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Uncovering San Diego’s Darkest Corners

Above: Kate Winslett and Guy Pearce in the HBO miniseries "Mildred Pierce."

Poor Mildred Pierce.

The wayward husband. The spoiled daughter. And a body that just won't quit attracting the worst kinds of men.

If you've been watching HBO's miniseries starring Kate Winslet, you know about Mildred's tough situation. It's a familiar one to film and fiction fans: "Mildred Pierce," a delicious 1941 novel, became a classic Joan Crawford movie.

Poster for the 1941 film version of "Mildred Pierce," starring Joan Crawford.
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Above: Poster for the 1941 film version of "Mildred Pierce," starring Joan Crawford.

The movie and the miniseries aren't alike; the HBO screenwriter didn't even bother watching the sexy, shoulder-padded Crawford do her thing on screen. But the productions do share the same locale: Glendale, with its sun-dappled homes hiding the darkness within. (You can even take an L.A. bus tour and visit the home that appeared in the movie; the L.A. Times recently looked at the 1930s interiors of the miniseries).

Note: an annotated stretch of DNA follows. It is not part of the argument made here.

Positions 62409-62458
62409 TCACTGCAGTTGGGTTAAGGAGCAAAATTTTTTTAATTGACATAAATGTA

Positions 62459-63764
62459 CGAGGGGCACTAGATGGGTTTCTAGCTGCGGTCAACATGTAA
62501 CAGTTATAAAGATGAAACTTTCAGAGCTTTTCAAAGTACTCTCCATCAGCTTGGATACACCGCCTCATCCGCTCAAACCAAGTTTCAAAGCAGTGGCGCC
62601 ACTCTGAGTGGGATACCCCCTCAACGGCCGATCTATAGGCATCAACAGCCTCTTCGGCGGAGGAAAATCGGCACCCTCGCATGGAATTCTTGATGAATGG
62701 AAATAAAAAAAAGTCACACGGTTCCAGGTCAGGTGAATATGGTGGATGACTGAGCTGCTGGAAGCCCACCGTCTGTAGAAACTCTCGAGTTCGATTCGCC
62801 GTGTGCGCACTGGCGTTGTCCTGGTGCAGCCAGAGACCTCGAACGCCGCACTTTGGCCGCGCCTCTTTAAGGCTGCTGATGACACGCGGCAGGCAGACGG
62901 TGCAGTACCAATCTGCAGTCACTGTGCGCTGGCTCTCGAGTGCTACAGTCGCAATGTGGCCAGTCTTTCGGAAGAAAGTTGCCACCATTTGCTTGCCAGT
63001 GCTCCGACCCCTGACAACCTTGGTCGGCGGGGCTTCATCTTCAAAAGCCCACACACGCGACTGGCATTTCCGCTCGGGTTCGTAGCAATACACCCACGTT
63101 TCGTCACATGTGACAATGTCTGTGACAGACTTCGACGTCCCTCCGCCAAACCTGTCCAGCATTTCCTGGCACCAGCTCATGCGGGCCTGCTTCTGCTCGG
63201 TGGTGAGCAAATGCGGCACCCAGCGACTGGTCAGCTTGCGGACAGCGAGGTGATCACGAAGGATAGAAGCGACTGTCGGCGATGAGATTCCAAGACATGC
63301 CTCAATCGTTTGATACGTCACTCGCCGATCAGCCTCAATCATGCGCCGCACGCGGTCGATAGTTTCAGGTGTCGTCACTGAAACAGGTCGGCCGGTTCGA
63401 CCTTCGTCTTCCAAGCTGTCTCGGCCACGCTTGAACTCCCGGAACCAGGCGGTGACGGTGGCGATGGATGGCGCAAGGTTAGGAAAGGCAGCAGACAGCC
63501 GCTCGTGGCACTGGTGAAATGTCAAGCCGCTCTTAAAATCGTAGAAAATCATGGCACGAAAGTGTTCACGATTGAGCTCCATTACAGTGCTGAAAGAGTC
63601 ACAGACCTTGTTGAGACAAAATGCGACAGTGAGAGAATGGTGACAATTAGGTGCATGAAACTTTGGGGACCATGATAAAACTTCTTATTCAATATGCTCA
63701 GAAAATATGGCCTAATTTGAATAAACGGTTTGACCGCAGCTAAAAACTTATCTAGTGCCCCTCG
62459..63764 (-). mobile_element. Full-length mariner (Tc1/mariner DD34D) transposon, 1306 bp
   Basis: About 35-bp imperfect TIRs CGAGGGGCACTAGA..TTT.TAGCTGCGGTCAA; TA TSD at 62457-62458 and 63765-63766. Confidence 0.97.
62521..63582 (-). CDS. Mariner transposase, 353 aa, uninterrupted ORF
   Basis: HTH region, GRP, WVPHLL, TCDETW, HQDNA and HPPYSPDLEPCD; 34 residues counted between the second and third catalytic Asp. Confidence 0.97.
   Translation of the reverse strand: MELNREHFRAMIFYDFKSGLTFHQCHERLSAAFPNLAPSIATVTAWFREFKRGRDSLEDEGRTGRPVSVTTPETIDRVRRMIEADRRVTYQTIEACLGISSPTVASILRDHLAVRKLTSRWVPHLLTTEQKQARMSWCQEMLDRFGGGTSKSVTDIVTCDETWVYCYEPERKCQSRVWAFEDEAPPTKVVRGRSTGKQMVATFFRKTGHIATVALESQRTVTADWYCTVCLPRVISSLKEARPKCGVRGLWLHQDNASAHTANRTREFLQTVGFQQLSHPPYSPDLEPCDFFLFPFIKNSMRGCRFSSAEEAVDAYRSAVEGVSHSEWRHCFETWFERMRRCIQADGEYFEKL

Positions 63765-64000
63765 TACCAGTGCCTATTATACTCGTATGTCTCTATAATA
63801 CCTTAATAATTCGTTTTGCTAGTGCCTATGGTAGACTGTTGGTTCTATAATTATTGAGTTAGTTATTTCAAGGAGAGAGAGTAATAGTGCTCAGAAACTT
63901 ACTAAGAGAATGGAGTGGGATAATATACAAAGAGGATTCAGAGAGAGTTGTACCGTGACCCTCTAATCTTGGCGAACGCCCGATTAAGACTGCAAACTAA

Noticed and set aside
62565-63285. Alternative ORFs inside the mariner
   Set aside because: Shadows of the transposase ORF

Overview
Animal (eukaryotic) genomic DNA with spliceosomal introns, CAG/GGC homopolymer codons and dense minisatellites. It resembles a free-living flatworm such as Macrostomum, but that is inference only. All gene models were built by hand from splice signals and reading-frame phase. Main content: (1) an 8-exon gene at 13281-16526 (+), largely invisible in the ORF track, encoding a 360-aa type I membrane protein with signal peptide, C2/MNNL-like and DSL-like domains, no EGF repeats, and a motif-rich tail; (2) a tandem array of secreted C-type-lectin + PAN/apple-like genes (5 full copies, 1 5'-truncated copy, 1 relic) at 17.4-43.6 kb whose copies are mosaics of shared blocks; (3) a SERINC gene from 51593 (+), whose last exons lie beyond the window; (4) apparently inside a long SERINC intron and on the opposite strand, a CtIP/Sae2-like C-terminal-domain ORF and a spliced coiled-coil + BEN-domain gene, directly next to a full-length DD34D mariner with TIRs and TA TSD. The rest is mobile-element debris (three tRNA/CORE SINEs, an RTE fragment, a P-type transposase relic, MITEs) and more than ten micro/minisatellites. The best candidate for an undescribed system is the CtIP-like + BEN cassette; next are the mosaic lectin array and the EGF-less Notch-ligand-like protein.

We've got our own share of Southern California sun and shadows. Earlier this year, I asked Culture Lust readers for their thoughts about the perfect locales in San Diego for a film noir along the lines of "Double Indemnity," "The Maltese Falcon" or "The Talented Mr. Ripley."

KPBS staffers had some ideas, and I came up with my very own dark and devilish plot. Here's the skinny:

KPBS's Maureen Cavanaugh finds inspiration in the work of onetime San Diegan Raymond Chandler, who's buried in Mt. Hope Cemetery:

"Parts of Raymond Chandler's last novel "The Long Goodbye" are set in San Diego, and all of his unfinished work "Playback" is, so we know one of the great Noir writers saw something dark and menacing under San Diego's sunny skies. I would suggest The Hotel Del and Santa Fe station as evocative daytime locations.

Then at night, the shadows and animals of the San Diego Zoo, or the lonely border field state park, where the fence meets the sea. I can also see the road to Julian, and a little cabin along the way as a Noir-setting, like the cabin in "Out of the Past" where Robert Mitchum and Janet Greer meet up and murder.